Marijuana laws are becoming more and more lenient each passing day. Most states in the US have legalized the utilization of marijuana for medical purposes. A handful of them have declared that it is not illegal to use marijuana for recreational reasons.

Texas has not been left behind despite constant opposition from various stakeholders who are against legalizing marijuana use. For instance, the Striking Oil Senate Bill 339 that came into force in September 2017 has allowed patients who have epilepsy to use cannabidiol oils for treatment.

But, not all marijuana users in Texas have epilepsy. Because marijuana is a popular drug, it attracts numerous individuals from a wide range of socio-economic backgrounds.

Although we predict that marijuana will be completely legalized in the long run, this will not affect Texas DWI laws in any manner whatsoever. Driving while under the influence of any drug, regardless of whether or not it is prohibited, is unlawful in Texas.

If you or your loved one has been charged with DWI with marijuana in Fort Worth, we invite you to contact us for help. We at the Fort Worth DWI Defense Lawyer have helped numerous individuals facing DWI charges in Texas. We will help you build a robust defense strategy.

The Legal Definition of DWI with Marijuana

According to Texas DWI laws, it is unlawful to drive while under the influence of any drug. Since marijuana is a drug, you can be arrested for DWI if you drive after taking it.

The crime of DWI with marijuana has two elements:

  • Driving a vehicle
  • Being under the influence of marijuana

Let us discuss these two elements comprehensively:

Driving a Vehicle

For you to be convicted of DWI with marijuana, the prosecutor must prove that you were driving. You will not receive a conviction if the prosecution is unable to verify this fact.

Typically, it is quite easy for the prosecutor to prove that you were driving, especially if you were arrested at a traffic stop. But in some situations, you can be arrested for DWI when you were not driving. For example, a police officer can find you asleep inside your car and arrest you for DWI. In such a situation, the court will not convict you.

However, the police can still use circumstantial evidence to prove that you were driving. For example, if the engine was running when you were arrested, the court may presume that you were driving.

Although circumstantial evidence can prove that you were driving, the court does not usually rely on it. What the courts want is direct evidence to show that you were driving. The jury must be satisfied that you intentionally performed an activity geared towards operating and directing the vehicle’s course. You cannot be convicted for DWI with marijuana simply because the police officer saw you sitting behind the wheel.

Being Under the Influence of Marijuana

The prosecutor must demonstrate that you were under the influence of marijuana. Being under the influence of marijuana implies that your physical or mental abilities were impaired due to the consumption of the drug, and you were unable to drive the way a sober person would, while exercising reasonable care and under similar circumstances.

Unlike the element of driving, which is easy to prove, it is difficult for the prosecution to show that you were under the influence of marijuana. Note that the burden of proof in Texas DWI cases falls on the prosecution, and the standard of proof is beyond a reasonable doubt.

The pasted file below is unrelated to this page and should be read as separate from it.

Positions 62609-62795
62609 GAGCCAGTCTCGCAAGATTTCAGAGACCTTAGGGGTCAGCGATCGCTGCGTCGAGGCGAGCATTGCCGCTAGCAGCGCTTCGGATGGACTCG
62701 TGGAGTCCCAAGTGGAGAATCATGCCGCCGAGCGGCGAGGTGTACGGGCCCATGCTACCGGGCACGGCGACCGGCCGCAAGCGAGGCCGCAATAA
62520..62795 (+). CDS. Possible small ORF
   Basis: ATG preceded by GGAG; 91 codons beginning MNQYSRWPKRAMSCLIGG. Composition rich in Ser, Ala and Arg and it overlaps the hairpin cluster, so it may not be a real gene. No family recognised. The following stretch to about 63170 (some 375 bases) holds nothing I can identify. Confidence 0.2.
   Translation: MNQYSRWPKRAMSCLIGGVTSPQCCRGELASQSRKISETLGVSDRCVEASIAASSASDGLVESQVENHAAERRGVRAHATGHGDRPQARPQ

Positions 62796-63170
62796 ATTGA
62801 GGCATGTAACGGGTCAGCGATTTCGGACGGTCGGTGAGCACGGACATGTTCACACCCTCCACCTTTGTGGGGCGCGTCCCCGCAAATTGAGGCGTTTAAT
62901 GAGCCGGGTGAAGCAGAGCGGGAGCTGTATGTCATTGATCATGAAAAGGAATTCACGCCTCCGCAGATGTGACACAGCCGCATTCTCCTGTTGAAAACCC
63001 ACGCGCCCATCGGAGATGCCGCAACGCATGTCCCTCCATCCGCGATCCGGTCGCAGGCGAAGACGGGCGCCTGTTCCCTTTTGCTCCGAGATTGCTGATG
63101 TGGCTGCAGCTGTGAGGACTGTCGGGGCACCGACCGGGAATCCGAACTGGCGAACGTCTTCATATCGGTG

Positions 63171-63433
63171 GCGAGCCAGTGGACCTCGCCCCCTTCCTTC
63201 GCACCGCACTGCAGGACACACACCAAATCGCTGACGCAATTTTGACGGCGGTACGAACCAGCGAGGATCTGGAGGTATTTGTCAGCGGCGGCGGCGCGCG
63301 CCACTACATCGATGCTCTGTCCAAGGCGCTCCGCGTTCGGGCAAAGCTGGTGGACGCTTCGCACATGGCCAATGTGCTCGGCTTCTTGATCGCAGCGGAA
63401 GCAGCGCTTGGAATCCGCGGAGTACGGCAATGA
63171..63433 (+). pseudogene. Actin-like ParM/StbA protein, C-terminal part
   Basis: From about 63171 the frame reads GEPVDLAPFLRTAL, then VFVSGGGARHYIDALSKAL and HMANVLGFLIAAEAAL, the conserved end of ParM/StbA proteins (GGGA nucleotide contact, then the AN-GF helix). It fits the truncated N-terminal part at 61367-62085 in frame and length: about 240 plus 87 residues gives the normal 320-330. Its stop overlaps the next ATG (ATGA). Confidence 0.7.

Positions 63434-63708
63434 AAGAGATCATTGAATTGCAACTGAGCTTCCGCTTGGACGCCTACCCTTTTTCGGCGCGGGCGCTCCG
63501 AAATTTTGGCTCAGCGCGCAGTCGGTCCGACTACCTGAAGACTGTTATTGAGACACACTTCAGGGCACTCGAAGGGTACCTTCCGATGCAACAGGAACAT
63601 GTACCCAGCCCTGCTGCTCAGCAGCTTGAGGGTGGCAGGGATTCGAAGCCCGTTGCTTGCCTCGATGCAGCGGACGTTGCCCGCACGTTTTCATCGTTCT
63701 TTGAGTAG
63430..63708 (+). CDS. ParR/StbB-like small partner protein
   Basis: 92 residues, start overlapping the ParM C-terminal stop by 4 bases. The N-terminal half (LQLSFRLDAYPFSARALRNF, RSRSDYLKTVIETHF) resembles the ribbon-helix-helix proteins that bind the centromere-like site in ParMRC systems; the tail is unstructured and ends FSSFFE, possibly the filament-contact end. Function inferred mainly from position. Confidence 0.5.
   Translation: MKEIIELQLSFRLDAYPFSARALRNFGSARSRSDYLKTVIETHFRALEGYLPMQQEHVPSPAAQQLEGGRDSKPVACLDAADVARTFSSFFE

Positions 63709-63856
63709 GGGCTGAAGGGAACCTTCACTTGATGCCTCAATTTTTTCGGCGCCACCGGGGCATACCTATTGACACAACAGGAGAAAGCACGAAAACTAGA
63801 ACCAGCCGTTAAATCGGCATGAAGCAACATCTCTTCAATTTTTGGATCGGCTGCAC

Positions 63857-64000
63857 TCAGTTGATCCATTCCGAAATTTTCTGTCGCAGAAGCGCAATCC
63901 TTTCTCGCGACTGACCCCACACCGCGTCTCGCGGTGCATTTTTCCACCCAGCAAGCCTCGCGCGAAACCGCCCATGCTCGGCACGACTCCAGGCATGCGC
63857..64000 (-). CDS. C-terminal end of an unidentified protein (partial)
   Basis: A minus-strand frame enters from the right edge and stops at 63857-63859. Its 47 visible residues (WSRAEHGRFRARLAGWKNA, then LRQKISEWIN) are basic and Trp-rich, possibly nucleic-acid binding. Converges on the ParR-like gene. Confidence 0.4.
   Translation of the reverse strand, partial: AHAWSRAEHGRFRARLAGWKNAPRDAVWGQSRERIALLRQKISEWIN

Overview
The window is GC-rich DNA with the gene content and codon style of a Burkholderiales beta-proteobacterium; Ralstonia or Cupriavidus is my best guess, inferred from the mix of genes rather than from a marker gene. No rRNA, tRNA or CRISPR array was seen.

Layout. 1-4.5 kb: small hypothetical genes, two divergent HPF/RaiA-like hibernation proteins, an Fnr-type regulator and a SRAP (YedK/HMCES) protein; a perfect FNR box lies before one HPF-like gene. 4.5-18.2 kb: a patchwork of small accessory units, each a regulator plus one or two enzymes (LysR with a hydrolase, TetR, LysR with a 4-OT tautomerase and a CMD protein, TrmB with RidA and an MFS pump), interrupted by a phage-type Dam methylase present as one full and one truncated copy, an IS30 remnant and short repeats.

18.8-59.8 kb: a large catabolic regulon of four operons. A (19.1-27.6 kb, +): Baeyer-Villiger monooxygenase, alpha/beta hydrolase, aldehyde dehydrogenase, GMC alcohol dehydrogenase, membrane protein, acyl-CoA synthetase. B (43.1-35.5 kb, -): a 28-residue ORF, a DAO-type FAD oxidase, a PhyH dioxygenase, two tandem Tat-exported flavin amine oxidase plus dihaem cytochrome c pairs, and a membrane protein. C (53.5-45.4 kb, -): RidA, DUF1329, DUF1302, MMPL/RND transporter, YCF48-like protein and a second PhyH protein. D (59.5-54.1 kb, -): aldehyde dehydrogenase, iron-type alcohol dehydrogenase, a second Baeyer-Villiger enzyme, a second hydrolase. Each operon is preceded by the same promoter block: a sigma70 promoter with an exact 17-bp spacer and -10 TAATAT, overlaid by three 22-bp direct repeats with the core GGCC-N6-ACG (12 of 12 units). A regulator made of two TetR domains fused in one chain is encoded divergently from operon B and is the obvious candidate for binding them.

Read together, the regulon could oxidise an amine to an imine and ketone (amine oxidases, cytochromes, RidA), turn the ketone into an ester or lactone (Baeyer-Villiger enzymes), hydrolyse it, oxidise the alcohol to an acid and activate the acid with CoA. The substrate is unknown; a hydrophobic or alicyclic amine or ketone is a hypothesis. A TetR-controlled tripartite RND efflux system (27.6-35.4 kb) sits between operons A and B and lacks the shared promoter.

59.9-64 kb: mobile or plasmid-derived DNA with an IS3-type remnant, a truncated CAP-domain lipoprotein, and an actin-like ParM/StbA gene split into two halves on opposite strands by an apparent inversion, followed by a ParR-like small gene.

How can the Prosecutor Prove that you were Under the Influence of Marijuana?

Remember that proving you were under the influence of marijuana poses serious challenges to the prosecution. Unlike alcohol, there isn’t any ‘legal limit’ for DWI with marijuana in Texas.

Texas has completely distinct DWI laws, in comparison to other states. Some states have laws restricting the total amount of THC present in a motorist’s bloodstream.

THC in full is delta-9-tetrahydrocannabinol. THC is the major psychoactive component in marijuana. It is what will make a marijuana user feel ‘high’ or ‘stoned.’

Some weed strains have low THC levels, but are high in ‘cannabidiol.’ Unlike THC, cannabidiol (commonly referred to as ‘CBD’) is non-psychoactive.

Often, individuals who use marijuana for medical reasons select weed strains with high CBD and low THC. This way, they can get the health benefits of marijuana without feeling stoned.

Here is why Texas does not have any law limiting the amount of THC present in a driver’s bloodstream:

  • DWI chemical tests are not highly reliable
  • Experts can’t agree on the maximum limit of marijuana for motorists

This means that prosecutors in Texas cannot absolutely rely on DWI chemical tests to prove that you were under the influence. You can still be convicted for DWI without a chemical test result. In fact, you can be charged with marijuana DWI even if you did not take any chemical tests. A test result is just part of the evidence that the prosecutor will utilize to show that you were physically impaired.

There are three types of DWI chemical tests that the Texas Law Enforcement can administer to you. These tests include blood, urine, and saliva tests. Blood tests are the most common, because they are deemed to be the most accurate of the three.

There are other methods that the prosecutor can use to show that you were under the influence of marijuana. Evidence to show that you were physically impaired can include:

  • Poor driving patterns
  • Statements issued to the police
  • Field sobriety test (FST) results
  • Presence of drug paraphernalia or marijuana inside the vehicle
  • Physical symptoms of intoxication
  • Medical reports showing marijuana addiction
  • Written or oral testimony from a drug recognition expert(DRE)

Here is a brief discussion of each of these pieces of evidence:

  1. Poor Driving Patterns

A law enforcement officer can motion you to pull over if he/she notices that you exhibit poor driving patterns. For instance, probably you were speeding or breaking a particular traffic law.